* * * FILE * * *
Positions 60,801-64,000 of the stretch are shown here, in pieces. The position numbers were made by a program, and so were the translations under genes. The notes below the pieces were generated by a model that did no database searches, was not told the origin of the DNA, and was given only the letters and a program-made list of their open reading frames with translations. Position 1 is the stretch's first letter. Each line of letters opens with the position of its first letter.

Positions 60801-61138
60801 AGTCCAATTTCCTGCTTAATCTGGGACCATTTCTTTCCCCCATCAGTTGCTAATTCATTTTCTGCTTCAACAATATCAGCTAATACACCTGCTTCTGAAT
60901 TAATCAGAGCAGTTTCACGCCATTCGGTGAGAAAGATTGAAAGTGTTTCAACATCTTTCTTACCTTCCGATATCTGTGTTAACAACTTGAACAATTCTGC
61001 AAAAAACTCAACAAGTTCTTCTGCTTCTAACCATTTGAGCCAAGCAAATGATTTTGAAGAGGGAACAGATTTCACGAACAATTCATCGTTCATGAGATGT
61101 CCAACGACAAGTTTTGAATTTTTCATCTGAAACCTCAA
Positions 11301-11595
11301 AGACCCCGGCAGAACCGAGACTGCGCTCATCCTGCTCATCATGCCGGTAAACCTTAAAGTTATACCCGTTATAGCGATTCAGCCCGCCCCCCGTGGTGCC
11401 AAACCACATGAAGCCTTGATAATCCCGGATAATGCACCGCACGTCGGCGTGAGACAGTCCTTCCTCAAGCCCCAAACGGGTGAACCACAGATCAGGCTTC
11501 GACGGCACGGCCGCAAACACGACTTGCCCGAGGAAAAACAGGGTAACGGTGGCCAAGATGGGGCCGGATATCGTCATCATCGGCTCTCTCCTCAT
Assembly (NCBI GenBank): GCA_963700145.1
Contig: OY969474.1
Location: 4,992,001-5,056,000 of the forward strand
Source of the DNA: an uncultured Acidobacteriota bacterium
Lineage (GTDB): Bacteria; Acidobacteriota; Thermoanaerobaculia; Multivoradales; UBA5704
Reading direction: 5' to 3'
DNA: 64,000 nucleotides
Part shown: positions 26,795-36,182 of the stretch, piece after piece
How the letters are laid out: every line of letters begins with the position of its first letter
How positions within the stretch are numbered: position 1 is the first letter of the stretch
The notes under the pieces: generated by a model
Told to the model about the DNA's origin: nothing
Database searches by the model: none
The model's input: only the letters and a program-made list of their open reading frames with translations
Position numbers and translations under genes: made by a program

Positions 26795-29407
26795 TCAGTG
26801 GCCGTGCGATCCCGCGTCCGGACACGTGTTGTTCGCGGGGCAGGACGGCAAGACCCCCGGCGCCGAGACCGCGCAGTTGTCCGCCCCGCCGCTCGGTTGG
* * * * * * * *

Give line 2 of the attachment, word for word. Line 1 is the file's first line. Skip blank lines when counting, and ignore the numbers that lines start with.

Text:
Positions 60801-61138